How do deal with questionable calls by (of all people) your doubles partner

There are a number of viable and not so viable strategies do deal with a partner who is making what you believe are more than his/her share of questionable calls. Here are ten options (some better than others) and (some to be taken seriously and some not to be taken seriously).

  1. The first response is to give your partner the benefit of the doubt particularly if your partner is emphatic with his/her calls. To extend this benefit to a few errant calls or more correctly stated what you perceive to be a few errant calls is reasonable and healthy for your relationship with your partner. If you perceive a pattern, like every close call, every call that would be difficult to challenge by your opponents (i.e. baseline calls) or worse yet, on consequential game points, then a more challenging response may be required by you.
  2. The next logical step is a conference with your partner during the changeover. A short (not to exceed 90 second) discussion can go a long way to clear the air and to resolve any conflicts. Perhaps your partner is having difficulty seeing the lines but is nervous about being indecisive (particularly with the added pressure of playing with someone of your playing stature and reputation).
  3. At some point, you may need to overrule a specific call (particularly if you have a better and clearer sight line). It would make sense for the well-being of the relationship with your partner to follow any overrule with an acknowledgement and apology to your partner. A phrase such as “I’m sorry and although I really thought the ball was going to be out I saw it hit the line” could help to soften your decision and “save face” for your partner.
  4. If you are playing in a team or tournament match, you could ask for help or more appropriately encourage your opponents to ask for help. Help could be a tournament official or tennis professional to stand by the net post or sit in the umpire’s chair and act as arbiter in the event of subsequent questionable calls.
  5. Reminiscent of the V-8 commercials, a good “thunk” on the head could jolt some sense into your partner. A “tap” on the head could provide your partner with better clarity and vision.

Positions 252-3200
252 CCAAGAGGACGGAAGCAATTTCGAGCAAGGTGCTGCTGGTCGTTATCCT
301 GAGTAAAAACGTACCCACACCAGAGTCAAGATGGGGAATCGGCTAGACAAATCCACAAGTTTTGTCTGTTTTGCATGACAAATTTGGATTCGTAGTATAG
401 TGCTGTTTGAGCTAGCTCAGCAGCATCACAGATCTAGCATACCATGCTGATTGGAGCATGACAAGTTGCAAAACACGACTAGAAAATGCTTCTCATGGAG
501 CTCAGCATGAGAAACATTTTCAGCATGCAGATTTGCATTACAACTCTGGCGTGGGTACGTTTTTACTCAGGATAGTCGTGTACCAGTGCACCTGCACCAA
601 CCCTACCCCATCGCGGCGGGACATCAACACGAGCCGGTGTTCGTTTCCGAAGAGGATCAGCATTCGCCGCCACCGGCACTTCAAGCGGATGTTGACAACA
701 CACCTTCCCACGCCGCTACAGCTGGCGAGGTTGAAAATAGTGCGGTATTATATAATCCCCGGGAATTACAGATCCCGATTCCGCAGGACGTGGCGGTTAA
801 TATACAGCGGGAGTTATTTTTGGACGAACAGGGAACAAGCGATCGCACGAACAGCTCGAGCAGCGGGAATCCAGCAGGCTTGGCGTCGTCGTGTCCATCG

6. At the risk of having your tires slashed in the parking lot, you could openly confront your partner and overrule each and every questionable call not worrying about the consequences or the sensitivities of your partner.
  7. Another option is to “put blinders on” and obsequiously agree with all your partner’s questionable calls. If your moral compass is “a little tweaked” and you like to have fun at other peoples expense, a fun “pile-it-on” response is to politely taunt your opponents by acknowledging but doing nothing about their concern. Phrases like “sorry fellows”, “hard luck” and “so close but just missed” can a go a long way to unravel your opponents psyche. Of course the result may still be slashed tires.
  8. You could confer with your local psychologist (who coincidently happens to be courtside during your match) for advice on conflict resolution and an explanation on the role of ego in sports.
  9. Since you are now “thinking outside the box”, another option is to collude with your opponents (particularly if they have brought some great “munchies” for after the match). An example of a (not so nice) collusion would be a short lob hit to the strike zone of your opponents with the understanding that they are going to go after your partner with their overhead. Another less divisive example of collusion is to “dump” your next shot into the net following a particularly egregious call by your partner.
  10. Of course by now you are at risk of losing all sanity and need to regain perspective on what is important and what is not. In the big scheme of things, a few questionable calls are not going to tip the balance one way or another and probably not even impact the outcome of the match. The best thing to do in the moment of the match is to do the right thing – be fair and honest with yourself, your partner and your opponents in the most humanely considerate manner possible. After the match, you can exercise your freedom of choice and choose to play again with the same partner (if things work out) and choose not to play with the same partner (if things don’t work out). Above everything else, learn from your experience and have fun in the process.

Steve Gallagher

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